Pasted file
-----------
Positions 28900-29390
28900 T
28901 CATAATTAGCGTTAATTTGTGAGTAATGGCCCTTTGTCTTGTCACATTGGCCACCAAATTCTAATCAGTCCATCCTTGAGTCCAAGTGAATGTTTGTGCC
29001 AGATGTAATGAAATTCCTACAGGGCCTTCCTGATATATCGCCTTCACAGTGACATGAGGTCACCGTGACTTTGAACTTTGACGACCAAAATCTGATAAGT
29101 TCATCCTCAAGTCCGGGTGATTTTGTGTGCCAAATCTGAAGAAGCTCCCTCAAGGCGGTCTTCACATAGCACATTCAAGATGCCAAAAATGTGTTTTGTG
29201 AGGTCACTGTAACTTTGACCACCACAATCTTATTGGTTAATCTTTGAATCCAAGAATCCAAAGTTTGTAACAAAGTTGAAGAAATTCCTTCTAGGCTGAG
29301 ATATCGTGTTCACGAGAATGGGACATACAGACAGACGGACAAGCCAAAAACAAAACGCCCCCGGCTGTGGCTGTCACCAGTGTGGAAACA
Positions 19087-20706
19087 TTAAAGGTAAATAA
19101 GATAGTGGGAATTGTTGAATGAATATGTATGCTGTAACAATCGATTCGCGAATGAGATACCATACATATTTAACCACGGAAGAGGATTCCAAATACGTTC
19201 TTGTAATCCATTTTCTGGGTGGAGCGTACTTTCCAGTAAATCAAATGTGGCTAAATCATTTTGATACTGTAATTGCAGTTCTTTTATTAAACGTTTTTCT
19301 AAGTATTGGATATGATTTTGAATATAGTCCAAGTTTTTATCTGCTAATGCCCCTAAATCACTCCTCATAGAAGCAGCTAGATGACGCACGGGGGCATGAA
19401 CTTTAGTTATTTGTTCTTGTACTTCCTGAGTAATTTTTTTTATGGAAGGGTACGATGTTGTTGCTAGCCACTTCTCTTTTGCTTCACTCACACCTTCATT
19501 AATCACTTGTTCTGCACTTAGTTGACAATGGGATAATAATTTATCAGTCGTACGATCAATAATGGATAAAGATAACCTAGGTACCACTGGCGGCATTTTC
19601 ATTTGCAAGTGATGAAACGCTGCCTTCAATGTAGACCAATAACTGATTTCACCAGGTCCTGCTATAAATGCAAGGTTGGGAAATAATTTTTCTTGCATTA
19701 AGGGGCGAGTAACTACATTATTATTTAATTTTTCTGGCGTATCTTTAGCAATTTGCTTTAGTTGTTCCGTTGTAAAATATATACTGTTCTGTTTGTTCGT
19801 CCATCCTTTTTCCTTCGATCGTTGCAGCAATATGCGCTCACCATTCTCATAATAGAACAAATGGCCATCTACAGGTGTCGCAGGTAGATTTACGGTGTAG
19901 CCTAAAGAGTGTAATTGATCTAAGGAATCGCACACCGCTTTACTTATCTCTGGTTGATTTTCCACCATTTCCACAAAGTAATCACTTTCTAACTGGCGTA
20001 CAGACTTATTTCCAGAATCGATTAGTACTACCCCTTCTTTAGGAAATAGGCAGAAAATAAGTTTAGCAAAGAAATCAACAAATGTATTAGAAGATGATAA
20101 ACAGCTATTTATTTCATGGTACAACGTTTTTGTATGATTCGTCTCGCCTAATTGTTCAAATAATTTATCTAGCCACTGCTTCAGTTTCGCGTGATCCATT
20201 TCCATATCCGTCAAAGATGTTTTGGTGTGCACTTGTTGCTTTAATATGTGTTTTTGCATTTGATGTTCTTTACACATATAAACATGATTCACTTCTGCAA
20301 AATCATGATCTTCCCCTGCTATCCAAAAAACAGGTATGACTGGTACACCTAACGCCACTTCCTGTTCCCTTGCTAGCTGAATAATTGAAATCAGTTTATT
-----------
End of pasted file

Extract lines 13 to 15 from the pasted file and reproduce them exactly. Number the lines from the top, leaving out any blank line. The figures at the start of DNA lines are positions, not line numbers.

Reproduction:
19401 CTTTAGTTATTTGTTCTTGTACTTCCTGAGTAATTTTTTTTATGGAAGGGTACGATGTTGTTGCTAGCCACTTCTCTTTTGCTTCACTCACACCTTCATT
19501 AATCACTTGTTCTGCACTTAGTTGACAATGGGATAATAATTTATCAGTCGTACGATCAATAATGGATAAAGATAACCTAGGTACCACTGGCGGCATTTTC
19601 ATTTGCAAGTGATGAAACGCTGCCTTCAATGTAGACCAATAACTGATTTCACCAGGTCCTGCTATAAATGCAAGGTTGGGAAATAATTTTTCTTGCATTA